Community Perspectives Towards Provider- Initiated Testing for HIV in Macha

  • D Sitali
  • SH Nzala

Abstract

Background: In Zambia, at least eighty per cent (80%) of the adult population does not know about their HIV
status11. In order to increase uptake of HIV testing, Ministry of Health introduced provider- initiated HIV counseling and testing for individuals attending health facilities in 200812. However, since the policy was introduced, there has been no research evidence on how the community perceives the policy and how it has influenced their health seeking behavior.

Objectives: The aim of this study was to explore community perspectives on provider-initiated HIV testing.

Design: The study was a cross-sectional descriptive design. The study used both qualitative and quantitative approaches. Multistage sampling was used to select households for interviews. Adults above 18 years of age were interviewed from the selected households using a structured interview questionnaire. The questionnaire was translated into the local language to enhance understanding of the subject. Purposive sampling was instituted to  select key informants for in-depth interviews. Logistic regression was applied to determine  independent predictors  for supporting provider- initiated HIV testing. In-depth interviews were translated and transcribed into computer files; common themes were identified, after which data was categorized using the Nvivo statistical package.

Results: A total of 809 respondents and 12 (twelve) key informants participated in the study. The age range for the cohort was 18-80 years, with mean age of 35.8 years. Of the whole study population, 42.8% were males while 57.2% were females.The study found that the majority of respondents (61.9%) were not aware of the  providerinitiated HIV  testing policy. Despite this scenario, the majority (80.3%) of respondents and all the key informants supported the  policy. Furthermore, most (89.5%) respondents indicated that they would accept to be tested if they were to be  hospitalized. Support for the policy was on the premise that the community has realized the importance of HIV  testing as an entry point to HIV care, treatment, and support.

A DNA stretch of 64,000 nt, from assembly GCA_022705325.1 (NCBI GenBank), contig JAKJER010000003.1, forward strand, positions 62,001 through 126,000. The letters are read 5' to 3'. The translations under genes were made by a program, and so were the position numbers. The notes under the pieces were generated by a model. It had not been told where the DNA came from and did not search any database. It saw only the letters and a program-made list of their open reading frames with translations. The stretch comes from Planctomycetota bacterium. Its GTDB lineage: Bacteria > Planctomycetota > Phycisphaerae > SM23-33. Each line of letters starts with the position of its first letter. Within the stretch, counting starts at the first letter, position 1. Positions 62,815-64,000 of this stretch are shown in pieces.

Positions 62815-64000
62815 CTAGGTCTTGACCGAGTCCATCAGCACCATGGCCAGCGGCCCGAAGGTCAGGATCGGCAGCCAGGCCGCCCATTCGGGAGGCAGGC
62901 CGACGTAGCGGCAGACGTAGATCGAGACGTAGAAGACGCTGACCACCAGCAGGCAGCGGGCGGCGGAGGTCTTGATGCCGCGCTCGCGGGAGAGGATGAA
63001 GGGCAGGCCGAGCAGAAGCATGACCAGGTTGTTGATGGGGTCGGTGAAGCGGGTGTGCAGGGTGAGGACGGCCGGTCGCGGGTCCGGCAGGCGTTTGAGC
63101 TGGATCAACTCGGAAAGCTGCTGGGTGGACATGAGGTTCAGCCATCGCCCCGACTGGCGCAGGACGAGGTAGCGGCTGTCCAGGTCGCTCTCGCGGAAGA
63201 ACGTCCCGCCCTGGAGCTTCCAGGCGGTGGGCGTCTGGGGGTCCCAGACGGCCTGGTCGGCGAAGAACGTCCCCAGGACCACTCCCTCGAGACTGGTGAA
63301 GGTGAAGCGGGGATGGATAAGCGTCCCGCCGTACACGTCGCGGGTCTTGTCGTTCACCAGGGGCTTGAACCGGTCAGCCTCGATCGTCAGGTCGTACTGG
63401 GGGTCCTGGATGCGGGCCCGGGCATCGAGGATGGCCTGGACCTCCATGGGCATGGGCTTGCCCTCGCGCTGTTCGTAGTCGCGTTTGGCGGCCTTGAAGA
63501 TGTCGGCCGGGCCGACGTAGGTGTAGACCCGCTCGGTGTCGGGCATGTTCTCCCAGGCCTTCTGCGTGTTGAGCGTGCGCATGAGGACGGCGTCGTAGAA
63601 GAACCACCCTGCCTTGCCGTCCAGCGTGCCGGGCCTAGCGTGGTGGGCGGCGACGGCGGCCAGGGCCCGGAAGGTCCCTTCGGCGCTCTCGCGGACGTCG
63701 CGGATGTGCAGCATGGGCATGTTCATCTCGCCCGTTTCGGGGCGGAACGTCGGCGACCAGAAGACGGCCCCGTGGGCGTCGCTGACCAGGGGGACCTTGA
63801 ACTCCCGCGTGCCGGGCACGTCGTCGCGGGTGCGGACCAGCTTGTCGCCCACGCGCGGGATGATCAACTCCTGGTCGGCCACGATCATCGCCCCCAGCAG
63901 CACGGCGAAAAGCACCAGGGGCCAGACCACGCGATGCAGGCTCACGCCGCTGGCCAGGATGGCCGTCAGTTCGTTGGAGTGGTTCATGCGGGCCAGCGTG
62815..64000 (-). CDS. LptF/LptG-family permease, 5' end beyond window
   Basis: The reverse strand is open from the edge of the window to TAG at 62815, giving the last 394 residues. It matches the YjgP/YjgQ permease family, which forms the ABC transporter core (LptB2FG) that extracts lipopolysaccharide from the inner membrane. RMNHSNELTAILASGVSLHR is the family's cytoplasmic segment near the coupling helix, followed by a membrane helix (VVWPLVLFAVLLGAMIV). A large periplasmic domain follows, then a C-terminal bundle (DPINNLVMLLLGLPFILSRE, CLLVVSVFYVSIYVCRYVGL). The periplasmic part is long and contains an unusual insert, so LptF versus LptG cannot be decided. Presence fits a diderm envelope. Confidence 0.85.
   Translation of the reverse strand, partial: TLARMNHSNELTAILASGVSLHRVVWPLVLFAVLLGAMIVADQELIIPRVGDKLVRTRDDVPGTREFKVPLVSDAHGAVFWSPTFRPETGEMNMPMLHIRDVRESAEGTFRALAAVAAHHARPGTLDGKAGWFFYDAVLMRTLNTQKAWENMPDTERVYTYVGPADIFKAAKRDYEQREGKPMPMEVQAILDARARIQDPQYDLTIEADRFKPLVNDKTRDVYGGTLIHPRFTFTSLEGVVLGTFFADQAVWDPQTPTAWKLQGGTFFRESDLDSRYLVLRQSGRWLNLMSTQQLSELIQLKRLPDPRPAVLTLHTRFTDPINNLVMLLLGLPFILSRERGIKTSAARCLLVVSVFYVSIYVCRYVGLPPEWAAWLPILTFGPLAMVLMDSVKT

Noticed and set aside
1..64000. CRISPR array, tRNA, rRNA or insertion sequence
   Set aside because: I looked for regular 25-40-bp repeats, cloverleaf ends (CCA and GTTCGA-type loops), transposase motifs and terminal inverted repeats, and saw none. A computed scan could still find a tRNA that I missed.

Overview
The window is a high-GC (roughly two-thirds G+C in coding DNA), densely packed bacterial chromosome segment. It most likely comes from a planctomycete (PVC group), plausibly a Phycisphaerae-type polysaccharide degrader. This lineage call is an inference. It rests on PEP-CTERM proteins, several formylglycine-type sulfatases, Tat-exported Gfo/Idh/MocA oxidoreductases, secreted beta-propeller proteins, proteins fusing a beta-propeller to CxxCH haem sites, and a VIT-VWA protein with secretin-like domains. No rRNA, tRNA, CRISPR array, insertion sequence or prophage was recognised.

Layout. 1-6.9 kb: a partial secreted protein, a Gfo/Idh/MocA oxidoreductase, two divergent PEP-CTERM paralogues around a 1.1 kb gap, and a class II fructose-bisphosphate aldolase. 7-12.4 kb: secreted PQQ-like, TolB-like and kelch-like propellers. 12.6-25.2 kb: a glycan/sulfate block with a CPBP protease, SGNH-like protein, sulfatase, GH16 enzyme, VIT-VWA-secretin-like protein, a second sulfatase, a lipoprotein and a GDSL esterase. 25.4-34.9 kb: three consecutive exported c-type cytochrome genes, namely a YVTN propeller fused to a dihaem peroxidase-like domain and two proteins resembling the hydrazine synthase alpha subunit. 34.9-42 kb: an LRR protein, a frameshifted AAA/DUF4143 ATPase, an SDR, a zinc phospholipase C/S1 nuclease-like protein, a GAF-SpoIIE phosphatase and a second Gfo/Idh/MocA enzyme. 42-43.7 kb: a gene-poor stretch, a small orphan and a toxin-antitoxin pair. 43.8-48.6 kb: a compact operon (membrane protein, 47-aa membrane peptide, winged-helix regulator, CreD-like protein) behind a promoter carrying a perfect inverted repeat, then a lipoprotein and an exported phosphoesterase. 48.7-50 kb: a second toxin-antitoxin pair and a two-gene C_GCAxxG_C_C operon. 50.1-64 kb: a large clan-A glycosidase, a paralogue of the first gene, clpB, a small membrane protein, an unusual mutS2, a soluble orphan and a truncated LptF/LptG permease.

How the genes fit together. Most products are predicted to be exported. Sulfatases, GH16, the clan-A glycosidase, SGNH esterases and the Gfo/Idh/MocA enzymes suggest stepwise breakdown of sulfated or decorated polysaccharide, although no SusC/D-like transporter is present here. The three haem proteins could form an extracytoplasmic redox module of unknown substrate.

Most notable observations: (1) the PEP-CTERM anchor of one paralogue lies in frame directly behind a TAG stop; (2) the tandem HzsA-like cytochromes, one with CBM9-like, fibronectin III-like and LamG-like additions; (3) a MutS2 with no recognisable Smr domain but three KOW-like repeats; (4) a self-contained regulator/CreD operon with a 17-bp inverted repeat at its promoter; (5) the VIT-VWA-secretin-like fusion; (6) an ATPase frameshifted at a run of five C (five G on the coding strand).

Conclusion: The Macha community is in support of provider –initiated HIV testing policy although awareness of  the policy is low. It is evident that the majority of respondents have been able to observe benefits associated with  testing through the ART services going on at the hospital. However, there was more preference for  communitybased voluntary counseling and testing. According to the community, mobile VCT services were more preferred because they saved costs of travel to the health facility and reduced stigma.

Published
2014-10-02
Section
Articles

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eISSN: 0047-651X
print ISSN: 0047-651X